Twenty-seven-year-old Sara (who asked that her last name not be used) has been a waitress at the Penthouse Executive Club since it opened in June of 2003 and has been popping Champagne bottles and serving tuna topped with quail egg in the lounge area and private rooms ever since. (The in-house restaurant, Robert’s Steakhouse, employs only male waiters.) The New Orleans native remembers how surprised she was the first time a woman came in alone and talked openly about her husband, but now she doesn’t bat an eye. “I generally know my guests by name,” she says, “and whether they have children.” We asked her to show, er, tell us a little bit more.
Does your cocktailing work spill into your work as a graduate student in philosophy?
I call it my mind-body dualism. A lot of people in academia don’t have as much access to how people might be in a social setting. I maintain an accurate balance in the social-physical world and the thought-filled world.
As a student of people, what do you think of the male bonding that goes on at gentleman’s club?
I’ve always been amazed at how much closer men can be with each other. With women it’s a little bit more high-maintenance. I like to see men having a good time. It’s a sort of Disney World.
What’s the main difference between waitressing there and at a typical restaurant?
I know a lot of people by name — what they drink or like to eat. If I see them come in, I give them a hug and say hello and have their drinks ready for them.
What are some of the tricks in your arsenal?
I happen to be a good southern woman; I lay the charm on pretty thick. I do have a great knowledge of Champagne and wine — I know pretty much every drink you could possibly make or enjoy.
Is there a drink that makes you cringe when someone orders it?
A chocolate martini or espresso martini. They’re both sticky, and we have to carry it on a tray in three- or four-inch heels.
Do customers ever fall in love with girls — or with you — and lavish gifts on them?
My opportunities aren’t as great as entertainers for that type of relationship with a guest. I’ve received Christmas gifts and birthday gifts from guests I regularly wait on.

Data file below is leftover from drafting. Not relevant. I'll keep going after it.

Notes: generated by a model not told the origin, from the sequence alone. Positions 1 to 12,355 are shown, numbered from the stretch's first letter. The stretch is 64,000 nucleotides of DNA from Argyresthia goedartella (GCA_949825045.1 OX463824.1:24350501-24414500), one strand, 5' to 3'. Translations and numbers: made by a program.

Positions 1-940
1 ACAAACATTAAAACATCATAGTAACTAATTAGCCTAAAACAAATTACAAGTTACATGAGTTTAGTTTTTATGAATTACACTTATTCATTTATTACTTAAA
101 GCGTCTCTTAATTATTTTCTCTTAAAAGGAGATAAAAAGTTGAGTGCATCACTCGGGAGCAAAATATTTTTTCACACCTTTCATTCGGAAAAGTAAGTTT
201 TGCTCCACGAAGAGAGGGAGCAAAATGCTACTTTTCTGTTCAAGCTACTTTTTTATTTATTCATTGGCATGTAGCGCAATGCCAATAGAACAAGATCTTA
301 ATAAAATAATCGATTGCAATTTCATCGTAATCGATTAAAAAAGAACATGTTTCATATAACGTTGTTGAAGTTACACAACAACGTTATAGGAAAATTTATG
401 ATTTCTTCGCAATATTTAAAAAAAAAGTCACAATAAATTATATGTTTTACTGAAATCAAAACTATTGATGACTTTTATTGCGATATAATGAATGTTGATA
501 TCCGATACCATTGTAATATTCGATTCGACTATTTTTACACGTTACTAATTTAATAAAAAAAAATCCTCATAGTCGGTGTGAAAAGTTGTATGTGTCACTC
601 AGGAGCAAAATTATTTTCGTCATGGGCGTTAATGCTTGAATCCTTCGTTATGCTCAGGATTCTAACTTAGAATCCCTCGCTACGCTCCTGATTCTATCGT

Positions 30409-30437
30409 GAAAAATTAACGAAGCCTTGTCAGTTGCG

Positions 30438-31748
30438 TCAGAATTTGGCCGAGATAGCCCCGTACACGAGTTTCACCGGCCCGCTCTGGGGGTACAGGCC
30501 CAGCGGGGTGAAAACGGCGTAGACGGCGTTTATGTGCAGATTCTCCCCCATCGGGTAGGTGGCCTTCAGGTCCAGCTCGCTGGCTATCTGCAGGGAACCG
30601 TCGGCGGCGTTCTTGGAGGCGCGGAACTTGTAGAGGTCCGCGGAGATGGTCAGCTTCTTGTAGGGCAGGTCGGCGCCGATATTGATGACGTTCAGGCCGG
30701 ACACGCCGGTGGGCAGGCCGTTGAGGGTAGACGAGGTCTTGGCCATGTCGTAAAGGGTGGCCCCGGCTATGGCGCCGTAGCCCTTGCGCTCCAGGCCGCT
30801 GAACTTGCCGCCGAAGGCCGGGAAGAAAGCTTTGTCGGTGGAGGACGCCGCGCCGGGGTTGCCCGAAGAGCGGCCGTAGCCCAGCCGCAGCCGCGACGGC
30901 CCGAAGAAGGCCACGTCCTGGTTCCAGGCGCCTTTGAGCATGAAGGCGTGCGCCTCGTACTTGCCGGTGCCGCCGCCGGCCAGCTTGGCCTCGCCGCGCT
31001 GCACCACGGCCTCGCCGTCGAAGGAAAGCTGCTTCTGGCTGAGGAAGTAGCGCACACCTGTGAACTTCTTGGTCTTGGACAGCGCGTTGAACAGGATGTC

What’s the biggest tip you’ve ever gotten?
A set of two-karat diamonds set in platinum. It was from someone who always liked to sit with me. He pretty much paid my rent through tips for a while.
How do you act as a liaison between the customer and the entertainers?
First I ask if they have a preference. I have a large variety of girls who I know better and I know whether they can have an interesting conversation, or they’re lighthearted, and so on; it depends on what type of woman the guest is asking for.
Do you have to be careful not to intrude when serving private rooms?
Generally the waitress is welcome to come as they need us, or check in and see if they have enough beverages. A lot of times they want me to sit down and be with them for a while because they’re interested in my story and who I am.
Ever walk in on anything wild?
Everything I’ve ever experienced has been no greater than PG-13. It’s like an eighties movie. You get some gratuitous breasts shots, but that’s about it.
Do customers tell you interesting stories?
There’s certain guests who I know their children’s names. Or women come in too. I know their husbands name; I’ve seen pictures. I know what their children are interested in.
How did the staff feel after the Times reviewed the steakhouse there?
I think most of us were very pleased. The critique of the service wasn’t … When you go to our restaurant, you don’t really want the male waiter to hover over your table. You’re more interested in the beautiful women.
Does that annoying strip-club-MC voice ever haunt you in your dreams?
I don’t often dream about work.
Think you’ll be there for a while?
You’ll be calling me Doctor before I leave. — Daniel Maurer